1920s Fashion Designers
The 1920s were a stylish era that was filled with iconic fashion. The Jazz Age was a time when women began using clothing to express themselves rather than signaling their place within society. Fashion underwent veritable revolution in the 1920s – it was a decade in which silhouettes relaxed, undergarments became less restrictive, and even formal dresses became a little more comfortable. One of the main reasons that women are no longer subjected to tight corsets and heavy, long-sleeved gowns is because 1920s fashion designers weren’t afraid to take risks and push boundaries when it came to the clothing they sent down the runways. Here is a look at some of the most famous 1920s fashion designers.
One cannot talk about 1920s fashion without mentioning the famous Gabrielle “Coco” Chanel. This influential French fashion designer was an icon during the Roaring Twenties and her legacy continues to influence modern fashion trends to this very day.
Chanel first learned to sew during her time as an orphan at the Congregation of the Sacred Heart of Mary, a French convent. She began working as a seamstress before going on to become a cabaret singer – it was there that she donned the stage name “Coco,” which was a shortened version of the word “Coquette.” During her time on stage, she caught the eye of several wealthy men including Captain Arthur Edward Capel, who financed her first fashion boutique. In 1918 she opened her flagship boutique at 31 Rue Cambon in one of the most fashionable areas of Paris.
Chanel’s designs were nothing short of revolutionary. She was one of the first fashion designers to create masculine pieces of clothing for women, a trend that was at the time known as the “garconne look.” Her stylish suits for women consisted of fitted sleeves, embellished buttons, and slim-cut skirts. During the 1920s, she helped make trousers a wardrobe staple for women across the globe. Luxurious, wide-legged pants were a favorite of socialites lounging on the French Riviera and the look eventually spread to iconic fashionistas in America. Soon, everyone wanted to emulate the Coco Chanel way of dressing.
Perhaps her most popular contribution to fashion was the Little Black Dress. In 1926s, she designed a calf-length simple black sheath dress and referred to it as “a frock that all the world would wear.” This concept has been re-invented millions of times since it’s conception, but any woman who has relied on a little black dress when dressing for an important occasion can thank the great Coco Chanel for its existence.
Jeanne Lanvin is a French haute couture fashion designer who is the namesake behind the Lanvin label. She began her career by working as a milliner at the rue du Faubourg Saint-Honoré in Paris in 1889. Lanvin designed beautiful clothing for her daughter Marguerite, and these designs were so admired by upper-class women that they started demanding she make adult designs as well. Her creation of mother-and-daughter designs eventually led to her creating her own label. Lanvin is considered the world’s most historic fashion house and still continues to produce haute couture.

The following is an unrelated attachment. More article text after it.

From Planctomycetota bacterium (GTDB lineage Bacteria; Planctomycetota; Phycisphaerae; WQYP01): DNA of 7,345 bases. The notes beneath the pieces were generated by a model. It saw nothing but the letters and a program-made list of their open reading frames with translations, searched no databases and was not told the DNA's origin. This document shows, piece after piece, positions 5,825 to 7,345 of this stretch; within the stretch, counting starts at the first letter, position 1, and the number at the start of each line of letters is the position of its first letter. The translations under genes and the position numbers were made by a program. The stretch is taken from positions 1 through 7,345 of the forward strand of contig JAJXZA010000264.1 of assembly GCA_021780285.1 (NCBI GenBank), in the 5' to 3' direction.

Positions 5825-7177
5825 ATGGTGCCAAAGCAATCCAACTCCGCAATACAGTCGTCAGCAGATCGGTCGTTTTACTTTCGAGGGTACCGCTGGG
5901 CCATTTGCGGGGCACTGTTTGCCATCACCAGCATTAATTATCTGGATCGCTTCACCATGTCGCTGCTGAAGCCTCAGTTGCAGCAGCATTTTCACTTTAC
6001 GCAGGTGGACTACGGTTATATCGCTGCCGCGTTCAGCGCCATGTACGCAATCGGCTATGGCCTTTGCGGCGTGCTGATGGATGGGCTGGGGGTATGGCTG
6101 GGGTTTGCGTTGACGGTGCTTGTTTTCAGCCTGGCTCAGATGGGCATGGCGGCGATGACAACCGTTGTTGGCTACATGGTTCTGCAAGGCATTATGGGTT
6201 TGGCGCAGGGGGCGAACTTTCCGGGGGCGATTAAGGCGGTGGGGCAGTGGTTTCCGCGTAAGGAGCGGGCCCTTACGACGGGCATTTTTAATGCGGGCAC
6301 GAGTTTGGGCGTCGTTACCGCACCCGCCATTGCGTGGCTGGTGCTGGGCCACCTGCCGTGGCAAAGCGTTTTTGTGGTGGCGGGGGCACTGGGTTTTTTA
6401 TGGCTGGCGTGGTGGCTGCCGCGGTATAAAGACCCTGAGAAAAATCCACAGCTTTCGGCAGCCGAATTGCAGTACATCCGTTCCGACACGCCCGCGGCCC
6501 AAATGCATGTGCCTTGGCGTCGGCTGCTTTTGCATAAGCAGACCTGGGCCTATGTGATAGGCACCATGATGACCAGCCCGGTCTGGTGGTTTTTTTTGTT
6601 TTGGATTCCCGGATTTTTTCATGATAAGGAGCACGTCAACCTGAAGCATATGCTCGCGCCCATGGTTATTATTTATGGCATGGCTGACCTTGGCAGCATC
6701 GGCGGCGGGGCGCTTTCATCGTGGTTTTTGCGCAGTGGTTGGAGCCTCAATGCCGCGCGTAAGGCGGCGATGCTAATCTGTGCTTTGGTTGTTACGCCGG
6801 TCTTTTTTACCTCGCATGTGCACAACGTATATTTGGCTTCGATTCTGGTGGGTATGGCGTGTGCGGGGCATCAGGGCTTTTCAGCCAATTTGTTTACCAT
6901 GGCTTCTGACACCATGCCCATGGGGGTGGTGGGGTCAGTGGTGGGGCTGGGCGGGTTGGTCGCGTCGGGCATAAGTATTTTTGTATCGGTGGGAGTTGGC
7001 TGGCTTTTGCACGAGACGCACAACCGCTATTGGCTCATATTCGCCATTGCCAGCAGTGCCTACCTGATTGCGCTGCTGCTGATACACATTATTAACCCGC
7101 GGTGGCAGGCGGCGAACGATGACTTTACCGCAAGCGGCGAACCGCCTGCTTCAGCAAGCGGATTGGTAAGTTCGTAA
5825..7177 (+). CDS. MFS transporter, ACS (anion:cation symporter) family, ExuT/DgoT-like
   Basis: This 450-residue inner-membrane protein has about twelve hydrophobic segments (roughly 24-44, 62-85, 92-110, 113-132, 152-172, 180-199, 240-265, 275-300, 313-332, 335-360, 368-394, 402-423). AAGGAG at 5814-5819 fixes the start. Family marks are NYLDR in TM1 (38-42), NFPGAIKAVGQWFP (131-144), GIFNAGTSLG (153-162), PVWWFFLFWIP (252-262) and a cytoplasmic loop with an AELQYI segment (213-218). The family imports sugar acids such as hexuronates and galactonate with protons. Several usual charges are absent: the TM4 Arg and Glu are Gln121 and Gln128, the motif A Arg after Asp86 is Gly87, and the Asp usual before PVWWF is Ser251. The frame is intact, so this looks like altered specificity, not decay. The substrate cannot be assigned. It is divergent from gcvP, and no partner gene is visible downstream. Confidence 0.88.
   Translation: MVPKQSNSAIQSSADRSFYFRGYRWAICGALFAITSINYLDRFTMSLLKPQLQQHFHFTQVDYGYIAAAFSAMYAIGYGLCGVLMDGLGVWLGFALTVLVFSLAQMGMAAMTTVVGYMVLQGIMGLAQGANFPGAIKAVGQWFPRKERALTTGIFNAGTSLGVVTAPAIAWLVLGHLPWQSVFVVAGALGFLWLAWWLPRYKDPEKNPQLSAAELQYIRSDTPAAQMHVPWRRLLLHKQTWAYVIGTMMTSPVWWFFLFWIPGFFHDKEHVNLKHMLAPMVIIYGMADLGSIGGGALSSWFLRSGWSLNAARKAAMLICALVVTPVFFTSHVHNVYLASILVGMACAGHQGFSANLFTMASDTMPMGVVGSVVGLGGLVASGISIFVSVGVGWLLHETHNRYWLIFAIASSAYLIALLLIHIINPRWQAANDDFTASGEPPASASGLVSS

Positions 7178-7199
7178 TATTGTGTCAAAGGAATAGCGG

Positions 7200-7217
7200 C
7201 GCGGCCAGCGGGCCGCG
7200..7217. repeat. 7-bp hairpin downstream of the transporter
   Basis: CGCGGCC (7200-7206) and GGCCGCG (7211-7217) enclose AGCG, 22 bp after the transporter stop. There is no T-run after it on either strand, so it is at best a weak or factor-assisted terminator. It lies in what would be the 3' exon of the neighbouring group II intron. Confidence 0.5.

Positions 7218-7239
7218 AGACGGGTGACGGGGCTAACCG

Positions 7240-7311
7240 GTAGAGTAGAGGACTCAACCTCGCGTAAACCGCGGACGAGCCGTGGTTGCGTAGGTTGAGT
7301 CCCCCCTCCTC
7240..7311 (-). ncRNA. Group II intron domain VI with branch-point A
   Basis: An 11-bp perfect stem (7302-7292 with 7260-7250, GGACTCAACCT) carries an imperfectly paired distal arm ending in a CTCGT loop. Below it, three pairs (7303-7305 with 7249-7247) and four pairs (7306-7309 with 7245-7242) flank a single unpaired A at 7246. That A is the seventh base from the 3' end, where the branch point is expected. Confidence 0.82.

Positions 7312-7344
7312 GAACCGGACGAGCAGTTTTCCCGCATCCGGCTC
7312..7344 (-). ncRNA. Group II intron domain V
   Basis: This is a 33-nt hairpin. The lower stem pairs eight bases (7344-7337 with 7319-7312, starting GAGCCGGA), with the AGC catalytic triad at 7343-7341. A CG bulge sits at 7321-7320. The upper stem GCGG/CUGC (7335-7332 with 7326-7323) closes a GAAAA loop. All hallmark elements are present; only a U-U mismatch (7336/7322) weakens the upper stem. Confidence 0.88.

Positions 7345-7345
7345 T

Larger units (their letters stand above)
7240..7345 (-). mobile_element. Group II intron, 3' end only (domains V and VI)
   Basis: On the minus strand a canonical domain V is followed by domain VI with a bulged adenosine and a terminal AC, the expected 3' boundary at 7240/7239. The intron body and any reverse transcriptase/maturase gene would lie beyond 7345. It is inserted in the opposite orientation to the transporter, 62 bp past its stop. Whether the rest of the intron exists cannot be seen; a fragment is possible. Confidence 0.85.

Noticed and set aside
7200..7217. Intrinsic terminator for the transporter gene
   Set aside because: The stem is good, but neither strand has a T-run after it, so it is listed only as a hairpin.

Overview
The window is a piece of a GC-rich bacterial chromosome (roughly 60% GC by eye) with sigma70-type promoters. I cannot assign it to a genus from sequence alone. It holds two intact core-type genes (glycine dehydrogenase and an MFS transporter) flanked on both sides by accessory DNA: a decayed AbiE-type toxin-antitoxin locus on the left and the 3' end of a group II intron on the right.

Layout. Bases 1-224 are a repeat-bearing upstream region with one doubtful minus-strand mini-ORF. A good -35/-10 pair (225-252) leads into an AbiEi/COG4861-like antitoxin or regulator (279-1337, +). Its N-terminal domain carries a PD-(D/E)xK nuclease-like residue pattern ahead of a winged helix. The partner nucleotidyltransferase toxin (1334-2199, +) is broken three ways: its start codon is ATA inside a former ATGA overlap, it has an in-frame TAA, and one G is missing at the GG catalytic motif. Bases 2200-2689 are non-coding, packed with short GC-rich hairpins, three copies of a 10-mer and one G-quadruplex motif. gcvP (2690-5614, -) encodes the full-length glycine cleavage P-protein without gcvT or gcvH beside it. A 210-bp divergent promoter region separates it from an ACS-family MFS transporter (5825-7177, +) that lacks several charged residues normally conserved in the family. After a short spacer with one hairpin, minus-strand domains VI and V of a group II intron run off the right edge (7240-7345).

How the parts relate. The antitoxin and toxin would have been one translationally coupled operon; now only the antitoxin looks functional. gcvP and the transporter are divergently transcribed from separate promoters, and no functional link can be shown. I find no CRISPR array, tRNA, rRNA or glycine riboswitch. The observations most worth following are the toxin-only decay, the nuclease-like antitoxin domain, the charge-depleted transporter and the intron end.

Lanvin loved using delicate and expensive fabrics to create her impeccable designs. Decadent details like beadwork, flowers, lace, mirrors, and other embellishments were also included within her elegant creations. Ethereal empire-waist dresses were a favorite among her clients in the 1920s. She is perhaps the most famous for creating Robe de Style – a variation of chemise dress that featured a full skirt and a dropped-waist silhouette.
Elsa Schiaparelli is another popular name in 1920s fashion. An Italian designer who was considered Coco Chanel’s greatest rival, she was a self-taught fashionista with no formal training in pattern making or clothing construction. Although she began her own clothing label in the early 1920s she was met with hardships along the way. It wasn’t until 1927 that her designs became popular enough to be featured in Vogue magazine. Her designs would remain popular throughout a majority of the 20th century.
Her styles were largely influenced by surrealists like Salvador Dalí and Jean Cocteau. Despite no formal education in fashion, Elsa Schiaparelli created some of the world’s most impressive and notorious designs. The Wrap Dress – a classic women’s garment that remains relevant to this day – was the brainchild of Schiaparelli, who was inspired by the way that aprons were tied. She also created a stylish soiree dress that was popular during the 1920s. Also known as a “Speakeasy Dress,” it was an elegant frock that contained a hidden pocket so that women could sneak flasks into clubs during prohibition.